Do you have multiple payment accounts that are hard to juggle? Trying to keep all of your lenders happy can seem impossible. If debts are piling up and you’re feeling desperate, you’re not alone.
According to Gerald Geddes, CPA, founder and owner of Geddes & Company, there is hope. Geddes counsels hundreds of families a year, and since starting his practice in 1990, has learned a thing or two about debt management on the practical level. I caught up with Geddes to get his take on a 5 step debt management plan to take control of your debt, once and for all.
Step 1: Get a handle on how much you owe. Geddes says you can’t start working toward debt management if you don’t know where on the map you’re starting. “Get it all in one place,” he says. “A spreadsheet or a spiral notebook will work.” Or if you’re tech-savvy, use an online tool to assess your starting point.
Step 2: Find the best non-profit credit counselor and start a conversation about debt management. You may be surprised at what a relief it is to have someone knowledgeable show you the options, especially if you’ve gotten to a point of losing hope.
If you’re getting calls from collection agencies, it’s tempting to dodge them, especially if you don’t know how to negotiate. But according to Geddes, that’s the wrong move. “Don’t dodge collection calls,” he says. “The guy on the other end of the phone is trying to make a living, and he’s got a tough job.” Instead, let your credit counselors negotiate for you. They know exactly which questions to ask, and what creditors can do for you. Often, a non-profit credit counselor can get fees waived, rates lowered, and terms extended on your behalf.
Step 3: Simplify. Depending on what you and your credit counselor decide, it may be best to stop juggling multiple payments and move to a once-a-month installment. Your credit counselor, having already negotiated for you, can do the juggling from here on out. That means she’ll make sure every creditor is happy, and you’re not drowning anymore. You’ll still get monthly statements from each lender, so you can stay engaged and aware.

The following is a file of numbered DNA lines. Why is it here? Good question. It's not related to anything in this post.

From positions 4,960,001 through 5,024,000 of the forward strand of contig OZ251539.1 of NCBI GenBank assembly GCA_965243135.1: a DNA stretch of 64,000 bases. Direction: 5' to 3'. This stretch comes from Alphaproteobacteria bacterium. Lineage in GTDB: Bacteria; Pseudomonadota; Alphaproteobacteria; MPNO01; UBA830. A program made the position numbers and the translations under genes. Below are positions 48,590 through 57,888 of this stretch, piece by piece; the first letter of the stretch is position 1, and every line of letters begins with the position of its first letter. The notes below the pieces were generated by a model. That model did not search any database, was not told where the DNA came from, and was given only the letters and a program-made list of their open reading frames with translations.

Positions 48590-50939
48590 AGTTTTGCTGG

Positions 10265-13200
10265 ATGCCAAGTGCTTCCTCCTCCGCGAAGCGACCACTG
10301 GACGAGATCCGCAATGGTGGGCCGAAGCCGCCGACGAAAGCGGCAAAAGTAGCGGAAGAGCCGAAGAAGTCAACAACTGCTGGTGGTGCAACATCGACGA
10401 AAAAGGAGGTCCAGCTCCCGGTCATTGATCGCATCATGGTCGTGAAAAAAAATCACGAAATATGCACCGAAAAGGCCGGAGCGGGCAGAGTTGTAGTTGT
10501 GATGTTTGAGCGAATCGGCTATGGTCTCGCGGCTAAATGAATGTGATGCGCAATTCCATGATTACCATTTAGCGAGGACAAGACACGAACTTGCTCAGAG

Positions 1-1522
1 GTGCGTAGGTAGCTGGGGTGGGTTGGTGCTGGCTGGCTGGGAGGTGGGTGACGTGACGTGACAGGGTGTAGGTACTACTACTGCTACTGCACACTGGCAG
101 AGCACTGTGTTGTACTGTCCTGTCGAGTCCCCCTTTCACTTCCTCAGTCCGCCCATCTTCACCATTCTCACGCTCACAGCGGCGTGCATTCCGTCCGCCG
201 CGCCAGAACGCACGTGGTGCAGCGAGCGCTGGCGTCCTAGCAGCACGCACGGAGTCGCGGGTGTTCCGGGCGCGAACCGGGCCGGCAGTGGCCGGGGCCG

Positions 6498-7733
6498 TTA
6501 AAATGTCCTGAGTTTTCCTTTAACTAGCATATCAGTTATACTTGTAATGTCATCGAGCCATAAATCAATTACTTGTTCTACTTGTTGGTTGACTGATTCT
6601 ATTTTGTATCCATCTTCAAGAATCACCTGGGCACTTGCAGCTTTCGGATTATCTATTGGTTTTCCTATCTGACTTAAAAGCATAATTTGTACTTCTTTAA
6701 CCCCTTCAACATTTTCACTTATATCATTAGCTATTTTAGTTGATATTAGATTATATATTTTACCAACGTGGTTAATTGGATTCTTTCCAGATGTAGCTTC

Step 4: Replace temptations with information. The best credit counselors offer copious information about budgets, scams, credit scores and even insurance so that you’re ready when a question or situation comes up. Be sure the debt management team you choose supplies a steady stream of educational material for you to stay aware of trends and tips that may help in avoiding more debt. Then, use that material. Nix the sports page for a daily money blog, for example.
Step 5: Stay Inspired. While your credit counselors go to work for you, your job is to stay within a reasonable budget, and keep yourself inspired for life-after-debt. “We are trained in America to spend like crazy,” says Geddes, laughing. “To that end, you have been a good ‘crazy’ American. When you get to the other side of your debt, you will become a great sane American.” So list your spending triggers and be aware of them.
Staying positive may be hard right now, but you can do it. Post a picture of your motivation in a prominent place like your car’s dashboard or bathroom mirror. “Keep your chin up,” says Geddes. Since a happy financial future can be achieved with a 5 step debt management plan, it’s worth your best effort. It won’t be easy, but it will be so rewarding to write that final check, and breathe a sigh of relief.
Consumer Education Services, Inc. (CESI) is a non-profit service provider of comprehensive personal financial education and solutions for all life stages and for all of life’s milestones. Our goal is enhanced economic security for everyone we serve.
CESI is NOT A LOAN COMPANY